Oakland Tribune from Oakland, California on April 8, 1923 · Page 9
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Oakland Tribune from Oakland, California · Page 9

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Oakland, California
Issue Date:
Sunday, April 8, 1923
Page:
Page 9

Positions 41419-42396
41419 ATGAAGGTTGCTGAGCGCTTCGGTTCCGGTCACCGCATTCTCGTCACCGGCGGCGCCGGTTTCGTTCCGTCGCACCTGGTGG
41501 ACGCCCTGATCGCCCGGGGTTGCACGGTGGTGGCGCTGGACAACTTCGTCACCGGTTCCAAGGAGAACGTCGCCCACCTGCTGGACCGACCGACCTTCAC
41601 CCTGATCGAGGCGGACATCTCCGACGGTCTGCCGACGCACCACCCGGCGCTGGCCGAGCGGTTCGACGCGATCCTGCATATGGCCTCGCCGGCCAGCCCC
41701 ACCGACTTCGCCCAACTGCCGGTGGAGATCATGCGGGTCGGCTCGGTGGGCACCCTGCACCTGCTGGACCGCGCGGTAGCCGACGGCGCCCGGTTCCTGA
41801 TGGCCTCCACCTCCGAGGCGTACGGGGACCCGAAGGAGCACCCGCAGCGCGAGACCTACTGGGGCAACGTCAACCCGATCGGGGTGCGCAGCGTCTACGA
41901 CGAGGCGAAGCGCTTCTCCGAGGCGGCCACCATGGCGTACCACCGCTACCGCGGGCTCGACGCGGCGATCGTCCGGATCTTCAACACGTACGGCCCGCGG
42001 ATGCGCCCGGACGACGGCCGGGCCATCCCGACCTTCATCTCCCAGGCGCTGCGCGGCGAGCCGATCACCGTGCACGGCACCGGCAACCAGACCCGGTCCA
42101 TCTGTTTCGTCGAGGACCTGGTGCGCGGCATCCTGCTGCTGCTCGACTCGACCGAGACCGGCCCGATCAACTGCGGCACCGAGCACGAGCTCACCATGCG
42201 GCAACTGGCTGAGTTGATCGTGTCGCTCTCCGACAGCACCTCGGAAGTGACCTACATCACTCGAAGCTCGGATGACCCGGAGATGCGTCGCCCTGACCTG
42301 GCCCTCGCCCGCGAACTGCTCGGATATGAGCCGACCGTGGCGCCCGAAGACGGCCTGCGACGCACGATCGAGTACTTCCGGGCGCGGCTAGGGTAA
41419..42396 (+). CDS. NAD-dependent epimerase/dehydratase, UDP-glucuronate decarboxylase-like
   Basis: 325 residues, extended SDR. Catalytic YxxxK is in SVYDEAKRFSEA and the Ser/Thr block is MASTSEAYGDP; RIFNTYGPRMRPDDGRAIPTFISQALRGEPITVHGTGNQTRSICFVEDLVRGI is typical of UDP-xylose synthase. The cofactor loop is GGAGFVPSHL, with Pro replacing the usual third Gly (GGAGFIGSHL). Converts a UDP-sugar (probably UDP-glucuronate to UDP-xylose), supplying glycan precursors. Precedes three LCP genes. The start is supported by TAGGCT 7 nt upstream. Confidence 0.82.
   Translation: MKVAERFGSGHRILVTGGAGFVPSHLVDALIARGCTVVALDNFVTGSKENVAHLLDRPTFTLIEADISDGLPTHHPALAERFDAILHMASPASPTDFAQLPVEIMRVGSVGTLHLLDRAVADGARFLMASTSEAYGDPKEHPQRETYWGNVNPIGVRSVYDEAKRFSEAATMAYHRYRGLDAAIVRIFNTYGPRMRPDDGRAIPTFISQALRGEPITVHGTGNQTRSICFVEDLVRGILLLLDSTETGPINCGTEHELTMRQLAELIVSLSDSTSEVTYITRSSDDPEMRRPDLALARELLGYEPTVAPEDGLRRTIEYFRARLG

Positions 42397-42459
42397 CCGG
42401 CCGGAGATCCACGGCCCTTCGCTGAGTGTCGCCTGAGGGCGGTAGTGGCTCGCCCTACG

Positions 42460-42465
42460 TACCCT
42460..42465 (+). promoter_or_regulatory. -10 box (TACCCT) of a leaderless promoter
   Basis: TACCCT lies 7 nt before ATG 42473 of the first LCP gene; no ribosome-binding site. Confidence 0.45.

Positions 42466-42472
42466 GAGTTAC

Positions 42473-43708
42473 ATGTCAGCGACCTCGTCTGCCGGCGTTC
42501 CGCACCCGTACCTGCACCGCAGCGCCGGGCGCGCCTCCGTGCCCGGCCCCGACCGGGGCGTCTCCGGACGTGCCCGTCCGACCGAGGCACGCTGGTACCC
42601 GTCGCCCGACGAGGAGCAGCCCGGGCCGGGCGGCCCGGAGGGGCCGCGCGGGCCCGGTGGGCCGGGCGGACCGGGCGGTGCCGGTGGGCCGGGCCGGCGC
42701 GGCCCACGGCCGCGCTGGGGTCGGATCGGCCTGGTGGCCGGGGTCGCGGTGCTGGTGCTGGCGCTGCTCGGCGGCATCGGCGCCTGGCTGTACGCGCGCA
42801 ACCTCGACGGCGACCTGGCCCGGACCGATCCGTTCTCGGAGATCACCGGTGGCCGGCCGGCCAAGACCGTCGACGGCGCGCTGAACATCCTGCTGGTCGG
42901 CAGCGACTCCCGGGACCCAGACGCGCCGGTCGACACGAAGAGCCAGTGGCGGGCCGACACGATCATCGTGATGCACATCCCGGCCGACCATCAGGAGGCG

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A SUNDAY DafelanO Crf 6une APRIL 8, 1923 A-9 W 1 LIGHT NECKLACE -Standards to Be Erected On Lake Merritt Declared. r 7 Artistie.""i"7 a Light for Lake Hera it ; the design far Am ttmndtrdt to be used in the Lake Merrill Necklace of Light. The design sew drmem by Howard Gil-key, following conference with foremott lighting expert end artists of the Eettbay district ' lERICftljlZATIOIl DAY TO BE FETE Combining till th beat nugget Hons ul art of Eastbar lighting experts, the design for the standards In tha Lmke Merritt "Necklac of Lights" has been completed and adopted by the committee named by Commissioner William J. Bac-us, fehioh la' supervisinc tha pro-Ject. ; . ...v Bid from. .lighting manufacture ws on the selected design is th only remaining atep before actual Installation of tha system, accord- - Ing to Commissioner Baccus today. A meeting of all the citiiena who donated electroliers will be called within a short time for the purpose at .-ill t tbL - 1 L . The design waa drawn by How- ard Gllkey, municipal landscape architect, following a aeries f conferences attended by the foremost lighting experts and artlnts of the Kant bay district Practicability, beauty and convenience were the main features which governed the design. - ' COIiCMSfi OF TERRA COTTA. According to the plan the standards will have a concrete octagonal base tf plain design and serviceability. Upon this base rests a graceful column' . of polychrome terra, cotta, with griffins feet at the base. At the top of this shaft is an artistic lamp with sixteen apertures, each one of which is shielded by variegated glass whieh will throw a soft and harmonious reflection upon tha water of the lake. The exact size of JJ standard Is not determined, bT'the design Is such that the height Is elastic and L' V III, In r I 1 1 Id - ' v H ti - 1 i t - A ii!f : Si i S I J, clnl; ERANS Alameda and Contra Costa Counties to Unite at ' jjora Pgrk. can be manufact amount of the requirements of neighboring lands Terra cotUi for red to meet nations and mmetry .to pe. the shaft waa the the the the unanimous selection of the committee of txperls. Gilkey de clares that this not only haa greater beauty than metal or concrete, but is immune to destruction except by vandalism. Terra cotta also obviates the necessity of resurfacing or repainting, he points -out. A bath of water is the only requirement In restoring the column's luster. LAKE TO REFLECT SHAFTS. One unusual feature of the stand-. ard is the illumination of the shaft tyi the twrsraisjatrffig the water, WmW'wlll be accomplished by lampsset in sockets imbedded in the concrete base and protected with a heavy colored plate glass, flush with the . urface of the pedestal. This will give not only, a reflection of the vase In the water but thn colored shaft as well. Commissioner Baccus, who Is 1 the originator of the "Necklace of Lights" idea, highly approves the proposal to use motts glass in several of the twenty colors in which it Is manufactured. The fact that the lake Is being more and more surrounded by sources- of white light makes It preferable that colored glass panes be used for the proper decorative value. The exact date for the meeting of the subscribers has not been definitely set. ' BANDIT'S WIFE ARRESTED. SHERMAN, Tex., April 7. A woman held here oi. a vagrancy . charge has asserted that she Is the Wife of Al Spencer, Oklahoma bandit, according to police who arrested her last night. She said Spencer is critically ill but refused to tell his whereabouts. She said she was en route from El Paso to Oklahoma. j Mrs. Jessie Myers of Los Angeles, Calif., at the age of 31 years, lays claim to being the youngest grandmother in the United States. Americanization Day will be observed by the Veteran of Foreign Ware throughout , Alameda and Contra Costa counties on May 1, when all of tha poets will unite In a celebration at Idora Park. , Fraternal orders, publio officials, school authorities, the 900 boys In the R. O. T. C. of the Qakland high schools, clubs of foreign-born citisens and school children of the two counties will Join the veterans in their celebration. - Tha climax of the day will be the presentation of citizenship papera by Judge Lincoln 8. Church to more than 100 aliens who have qualified for -American citiaenshlp in the Americanization classes of the Oakland school during the last year. , The program for the day Includes a pageant of Americanization: band music, songs, and other -tea-, tnres. C. L. Fisher of Waterhoiise Post Is the chairman in charge of arrangements for the day. The celebration will close with a military ball in the Idora dance hall. Members of the committee preparing for the celebration are: George Powers, chairman of the county council of the Veterans of Foreign Wars: Richard Tolson, commander of Hollywood Post, Alameda: R. E. Mitchell, com- manaer oi vol, uonn i awy hv. Post, Oakland; O. M. Jones, commander of Honor Post, Berkeley; B. C. Campbell of Paul Jones Post, Havwardt Mrs. Marlon W. Helns, president of th Ladles Auxiliary or water nouse rosi; sirs. v. w. Waterhouse and Mrs. Laura E. Finher. IDEALISTS ARE ; ORGANIZED INh EASTB AY CITIES To organic th Intellectual, rUstlo and Musical talent of the Swedish people of the East-bay citle te th purpose of a new organization to be known a the Universal ' Order of ; Idealists, whose founder, Erie Rosaell, formerly of Sweden, but now a resident of Oakland, has been elected Supreme Com mander of that fraternity. HI staff of officers " includes: E. Transen.ji, supreme vice-corn-. mander: A. Olson, eupreme secretary; Mr. Erlckson, supreme ' assistant ; secretary ; Mrs. . E. Tranxen, supreme treasurer; A. 3. Jahnsan, supreme master-at-arms and supreme song; music director, Edgar Landen. . Fish and Game Head Will Give Lectures , BERKELEY," April 7.Dr. Haf-old Bryant, in charge of education, publicity and research of the California Fish and Game Commission, will give a series of illustrated lectures on "Fish and Game" an the University of California campus. Th series will be given tinder the auspices of 'the division of forestry of the University Collage of Agriculture. The first of the lectures, will be given next Monday, at 9 o'clock in Room 12. Hilgard hall. Follou'ln are the lectures, sub jects and dates, each lecture befng given at the same hour and place as the first: April "Geographical Distribution of Plant and Animal Life in California." April 11 "Common Gam Birds of California," April IB "The Economlo Value of Birds." n " April 15 "Game and Fur-bearing Mammal of California." April 18 "Mammals in Their Economlo Relations." April to "Food and Gam Fishes and Their Conservation." April S3 "Past, Present and Future of Gam In California." April 16 "Methods Of Wild Life Conservation." RAILROAD MAN PAB6E8 OX. ST. LOUIS, Mo., April 7. Alexander Robertson, Vic president in charge of operations of the Missouri Pacific railroad, died last night of heart dieease and kidney trouble. He had been critically Ul for two weeks and lay nnoonsclous for the pant several days. He was mm Two Bonds that are recommended Each of these bond issues is a first mortgage lien on real property worth from 2Y2 to 5 times the amount of the mortgage loan. The interest rate on these bonds is 7 per cent or more. Here is safety combined with a profitable yield. You will want some of these bonds if you investigate. Mail the coupon at once. , G-BAilllJERjCpMrANY MUWICIPAI. j0gCORPORATIOH. Government ' t GEORCiB H McKAlO, Vke-PWUdeiu FiW Nat Bank Bid OAKLAND Phone Oakland 2930 8HATTUR LOS ANCFIXS K)tTlNTi SAN FJLANaSCO Plesendmeuonoftl-p . UIMBtftl AII ftANClSCO tTOCC IXCHANO The World's Largest Music House The World's Largest City Dealer w Beginning Monday at 8:30 A. M. In Oakland Store Only Our once a year Aft used Vicirolas and Used Phonographs Because of the extraordinary wearing qualities of the Victrola, it is seldom that we have used instruments for sale. But once a year during our big April Anniversary Sale we gather together all the used Victrolas and other talking machines and reprice thern for rapid clearance! If you want a genuine Victrola that has seen gervice but which is fully guaranteed don't miss this event I ' ( 7at a few of the many ued inttrumentt UtUd'' MA Regular $50 Victrola reduced to . . p4U Regular $75 Victrola reduced to.. $56 Regular 175 Sonora reduced to. $97 Regular $185 Aeolian reduced to . . $75 Regular $140 Columbia reduced to $48 Reg. $250 Elec. Columbia reduced $135 Regular $200 Brunswick reduced to $105 There are no duplicate only one of a kind of many of these styles, so we do not guarantee that used phonographs will last any given time. On sale a I above prices. ALL USED VICTROLAS FULLY - GUARANTEED! Terms i 50c a week! cjhe RUDOLPH lTDUDLITZER Cfc 575 i4th st, mi Oaklanc V Open BRANCHES IN ALL THE PRINCIPAL CITIES OVER 200 YEARS' i MAKING WI7 ttlr5T! n S r 'ii ill .ii r i z it r " ivj i ,-x.v i -nn xa ' e I eye w -.y.V'u .."'.., i - . . .-fT! v." .,: - ' ' ' -I . 4. ON SALE MONDAY AT 8:30 A. Mi GUARANTEES All Wurlitzer pianos are backed with a guarantee as strong at you could writ it yourself 1 - . Pianos Drice Gut from $200 to 700 in Prices cut away down on world's finest pianos AMP1COS GRANDS REPRODUCING It has long been the custom of the House of "Wurlitzer to use -only certain pianos on each floor for demonstrating purposes. These instruments are, as you know, perfect in every way--for; they have . been selected to be shown to prospective customers. And every one of these demonstrating pianos is 'cut way down in price during the 67th Anniversary Sale I If you want one of the world's finest makes of pianos at a saving of from $200 to $700, see these pianos at goon at possible! CHICKERING GRAND AMPICOwas $3600now $3150 " . The world's greatest artists become your guest vilh this perfect Reproducing piano. Absolutely no better piano madet , REPRODUCING APOLLO was $1400-0 $1175 . i ; A revelation in exact reproducing of th$ playing of the greatest pianutta piano that tvill renew the thrills of great concerts used for demonstrating onj;." APOLLOPHONE was $1100 now $775 A player piano combined tvith the phonograph, making it possible to accompany your favorite vocal records on the-1 same instrument. " ' ' CHICKERING, GRAND, LARGE was 1700 now $1450 A beautiful grand piano bearing the aristocratic name of Chicker'mg and making it possible for you to have the perfect Chicker'mg qualities at a big saving! LOUIS XV CHICKERING ART GRAND-was $1775-ndw $1525 . , Designed to meet the requirements of the most fastidious home kuiWer Cfmd of international fame' and nndis' puted supremacy in quality I 1 i V1 ; ' APOLLO REPRODUCING GRAN Dwas $2250 now $1750 , Verv similar to the above' reproducing grand -a piano that nill make any home a center of musical culture The above are but a few of the many fine piano reduced many hundreds of dollars during this sale. Many are without duplicates, so if vqu , would have the widest range of selection come early! No obligation. FREE large bench, beautiful bench cushion, rolls and lamp represent an additional saving of over $75 with Player During the tale only delivere any piano in your home balance in imall monthly payments like rent. ER handsome lamp, large duet I bench and beautiful bench ' pad represent a saving of over $75 with special Grand Piano on Sale at $548 PLAYER PIAMO with free Lamp, Bench Cushion Bench and Rolls Thie price represents a redaction of $100 This Player never before offered at a sale price! This piano is all you could ask of a player containing all of the newest player devices an improvements, including an1 automatic tracker, transDOsinc device and automatic sustaining pedal. And remember all Wurlitzer Pianos are backed with a guarantee as strong as you 1J could write ltyoursein we will De glad to d emonstrate the new player features. io odu-' jation.': ; :-V'". , :;h ' ' - ' . Open Evenings 575 14th St.. Oakland 250 Stockton St., San Francisco Open Evenings